Scales on the underside of an alligator lizard's tail. Aren't they beautiful?
Wednesday, June 20, 2018
Tuesday, June 19, 2018
Eric noticed this interesting moth on our screen tonight. When I looked at it from below, I was somewhat surprised to see the dramatic flare behind the head — it reminded me of the dinosaur Triceratops!
Here's another head-on view, this time from farther away:
I'm not sure which species this is yet, but the markings on the wings seem pretty distinctive. Below is a side view:
The larger bright white marking reminded me of a pair of sunglasses. :)
Here's one more close-up. I hope to have time to try to figure out the identification tomorrow. If you're familiar with this species, let me know!
ADDENDUM (20 June 2018): I did a quick Internet search and I believe this is a Bilobed Looper Moth (Megalographa biloba). I searched via Google Images with a phrase like, "california moth with white sunglass marking on wing"...and it turned up immediately! Hard to believe that actually worked!
Monday, June 18, 2018
Recently, Eric turned over a low intertidal cobble and noticed this interesting isopod. It didn't seem like a familiar species, so we took a closer look.
[Isopods are crustaceans that are somewhat shrimp-like, but they are flattened dorso-ventrally, i.e., from top-to-bottom. You might be familiar with terrestrial isopods found under woodland logs, also known as "pill bugs" or "roly-polies."]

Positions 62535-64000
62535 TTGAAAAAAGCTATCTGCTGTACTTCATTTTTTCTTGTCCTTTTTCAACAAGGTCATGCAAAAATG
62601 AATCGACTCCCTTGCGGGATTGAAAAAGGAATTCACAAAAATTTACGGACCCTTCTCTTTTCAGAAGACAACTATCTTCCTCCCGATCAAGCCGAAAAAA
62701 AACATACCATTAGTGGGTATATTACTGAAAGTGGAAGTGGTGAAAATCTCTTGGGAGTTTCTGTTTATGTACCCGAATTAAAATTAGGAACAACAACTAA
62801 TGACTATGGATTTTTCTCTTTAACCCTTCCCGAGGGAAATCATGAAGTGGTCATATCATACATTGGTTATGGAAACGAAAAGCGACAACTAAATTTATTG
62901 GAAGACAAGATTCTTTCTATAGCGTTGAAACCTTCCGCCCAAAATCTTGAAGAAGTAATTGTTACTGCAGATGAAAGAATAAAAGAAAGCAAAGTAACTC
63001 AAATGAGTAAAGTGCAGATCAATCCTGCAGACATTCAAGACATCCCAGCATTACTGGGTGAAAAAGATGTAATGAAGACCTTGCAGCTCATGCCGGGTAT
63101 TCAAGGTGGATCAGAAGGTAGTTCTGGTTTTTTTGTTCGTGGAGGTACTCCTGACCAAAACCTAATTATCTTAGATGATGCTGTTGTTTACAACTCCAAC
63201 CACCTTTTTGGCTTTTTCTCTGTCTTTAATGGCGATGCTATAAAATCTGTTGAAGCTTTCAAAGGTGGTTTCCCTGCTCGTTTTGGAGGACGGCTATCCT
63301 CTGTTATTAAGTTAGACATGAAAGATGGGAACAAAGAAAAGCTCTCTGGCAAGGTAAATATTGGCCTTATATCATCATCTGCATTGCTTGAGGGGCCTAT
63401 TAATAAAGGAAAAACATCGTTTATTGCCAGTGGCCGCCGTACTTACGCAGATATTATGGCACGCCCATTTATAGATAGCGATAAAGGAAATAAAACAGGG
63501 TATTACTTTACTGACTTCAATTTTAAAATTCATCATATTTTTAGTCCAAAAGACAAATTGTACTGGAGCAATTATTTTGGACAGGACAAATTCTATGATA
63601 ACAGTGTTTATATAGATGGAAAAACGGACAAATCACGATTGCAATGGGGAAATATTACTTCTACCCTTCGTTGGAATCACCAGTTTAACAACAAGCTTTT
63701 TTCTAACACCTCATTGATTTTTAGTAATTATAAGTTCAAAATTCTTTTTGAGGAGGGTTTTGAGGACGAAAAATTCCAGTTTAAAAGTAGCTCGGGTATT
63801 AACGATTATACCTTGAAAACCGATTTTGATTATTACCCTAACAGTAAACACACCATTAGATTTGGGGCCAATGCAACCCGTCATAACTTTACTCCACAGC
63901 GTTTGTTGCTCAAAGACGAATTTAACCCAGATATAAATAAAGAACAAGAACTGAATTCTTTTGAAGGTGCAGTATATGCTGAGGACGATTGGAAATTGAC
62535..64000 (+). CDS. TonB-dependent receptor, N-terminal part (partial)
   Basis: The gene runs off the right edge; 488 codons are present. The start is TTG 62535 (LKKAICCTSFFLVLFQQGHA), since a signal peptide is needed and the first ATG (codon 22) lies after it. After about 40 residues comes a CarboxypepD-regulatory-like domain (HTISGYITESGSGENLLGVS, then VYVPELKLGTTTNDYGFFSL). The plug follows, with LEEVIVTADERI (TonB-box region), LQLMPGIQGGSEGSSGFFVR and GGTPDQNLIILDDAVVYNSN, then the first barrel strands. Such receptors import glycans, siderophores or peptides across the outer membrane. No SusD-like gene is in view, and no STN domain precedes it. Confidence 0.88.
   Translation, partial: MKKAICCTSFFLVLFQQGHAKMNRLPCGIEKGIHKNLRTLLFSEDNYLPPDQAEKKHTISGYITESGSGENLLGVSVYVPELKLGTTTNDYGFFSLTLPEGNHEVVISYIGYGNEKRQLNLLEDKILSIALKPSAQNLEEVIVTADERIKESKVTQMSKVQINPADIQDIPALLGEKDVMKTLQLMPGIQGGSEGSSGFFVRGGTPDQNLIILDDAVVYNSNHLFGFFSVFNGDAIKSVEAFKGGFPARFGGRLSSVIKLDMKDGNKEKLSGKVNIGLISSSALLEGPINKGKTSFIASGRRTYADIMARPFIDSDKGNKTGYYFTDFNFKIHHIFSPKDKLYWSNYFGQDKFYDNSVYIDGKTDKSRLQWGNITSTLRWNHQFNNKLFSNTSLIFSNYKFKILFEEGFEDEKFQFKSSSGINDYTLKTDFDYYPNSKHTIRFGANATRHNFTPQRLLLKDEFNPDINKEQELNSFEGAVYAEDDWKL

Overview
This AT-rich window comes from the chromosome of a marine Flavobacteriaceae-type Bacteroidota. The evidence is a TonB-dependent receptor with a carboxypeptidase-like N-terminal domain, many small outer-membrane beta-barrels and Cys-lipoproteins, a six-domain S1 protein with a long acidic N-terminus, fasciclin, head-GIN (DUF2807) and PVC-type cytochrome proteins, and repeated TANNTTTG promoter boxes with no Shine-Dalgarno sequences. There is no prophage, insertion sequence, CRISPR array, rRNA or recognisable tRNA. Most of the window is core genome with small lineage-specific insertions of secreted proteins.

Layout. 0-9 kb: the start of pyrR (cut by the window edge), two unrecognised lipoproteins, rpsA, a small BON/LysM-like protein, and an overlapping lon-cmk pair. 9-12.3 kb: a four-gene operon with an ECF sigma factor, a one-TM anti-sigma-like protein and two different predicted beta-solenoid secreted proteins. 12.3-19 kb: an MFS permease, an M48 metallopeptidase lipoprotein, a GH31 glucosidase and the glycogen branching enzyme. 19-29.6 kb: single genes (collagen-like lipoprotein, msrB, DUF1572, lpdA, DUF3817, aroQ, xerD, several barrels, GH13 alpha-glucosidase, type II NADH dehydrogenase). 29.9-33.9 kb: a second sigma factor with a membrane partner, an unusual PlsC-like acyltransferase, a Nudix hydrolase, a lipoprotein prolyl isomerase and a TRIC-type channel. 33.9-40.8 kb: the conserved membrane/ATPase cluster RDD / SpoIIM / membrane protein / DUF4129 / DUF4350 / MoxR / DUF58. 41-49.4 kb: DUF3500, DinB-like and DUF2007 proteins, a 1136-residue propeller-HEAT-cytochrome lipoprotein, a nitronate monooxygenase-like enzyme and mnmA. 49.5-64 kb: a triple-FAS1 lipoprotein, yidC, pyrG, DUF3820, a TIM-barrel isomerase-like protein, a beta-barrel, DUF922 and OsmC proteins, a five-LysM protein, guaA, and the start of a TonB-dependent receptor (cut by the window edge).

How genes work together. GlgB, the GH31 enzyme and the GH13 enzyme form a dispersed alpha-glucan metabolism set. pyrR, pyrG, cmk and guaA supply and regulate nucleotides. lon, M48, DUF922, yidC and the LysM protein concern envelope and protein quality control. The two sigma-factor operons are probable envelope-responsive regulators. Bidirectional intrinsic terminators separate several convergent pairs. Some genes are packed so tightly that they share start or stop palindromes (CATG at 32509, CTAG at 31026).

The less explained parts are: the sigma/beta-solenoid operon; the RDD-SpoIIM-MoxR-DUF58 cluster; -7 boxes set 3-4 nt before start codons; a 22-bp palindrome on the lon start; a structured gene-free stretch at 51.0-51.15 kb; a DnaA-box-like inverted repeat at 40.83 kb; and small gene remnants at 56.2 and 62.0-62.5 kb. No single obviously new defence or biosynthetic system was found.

This isopod had beautiful stripes and subtle speckling along its back:
Also noticeable were the white segments near the outer tips of the antennae:
And here's a close-up of the telson, the last abdominal segment:
When identifying marine isopods, the shape of the telson can be an important character.
For example, review illustrations of different species of local isopods (below). Look at the shapes of the telsons — the tip of the telson is especially useful, e.g., how pointed it is, the angle of the edges to either side of the point, and whether the corners are rounded or squared. Then compare the telson shapes below to the photo above. Which species is the best match?
Isopods of the Bodega Bay region belonging to the Family Idoteidae: (A) Pentidotea wosnesenskii, (B) Pentidotea stenops, (C) Pentidotea resecata, (D) Pentidotea aculeata, (E) Idotea urotoma. Figure modified from the Light & Smith Manual (2007).
Did you pick Isopod E? Yes! We've observed the other four species previously, but this is the first time we've documented Idotea urotoma on Bodega Head.
P.S. Nice spotting, Eric!
Sunday, June 17, 2018
Friday, June 15, 2018
Which would you prefer for breakfast, polyps or pancakes? :)
This morning (15 June 2018), Hilton's Aeolid (Phidiana hiltoni) chose polyps of the hydroid, Plumularia.
For a little more information about this nudibranch, see "A new home for Hilton's" on 29 November 2015.
Thursday, June 14, 2018
Close-up of a very spiny Ochre Sea Star (Pisaster ochraceus). The rounded white spines (or tubercles) are calcareous projections of the sea star's internal skeleton.
Close-up of the madreporite (or sieve plate) of an Ochre Sea Star (Pisaster ochraceus). [I introduced madreporites back in 2013, so if you're interested in reviewing that post, check out "Take five" from 7 May 2013.]
Tuesday, June 12, 2018
Inspired by Andy Goldsworthy?
We noticed a very long Winged Kelp (Alaria marginata) blade on the beach tonight. Eric pulled it into the air so I could try to document how long it was. I liked how it rippled and flowed while airborne, and there was nice light along different parts of the blade.
Every time he pulled it into the air, the shape and effect was different:
For the record, this blade was a little over 4.5 meters (15 feet) long. According to the Marine Algae of California, most Alaria blades are 2.5-4 meters (8-13 feet) long, but they can reach lengths up to 6 meters (19.5 feet)!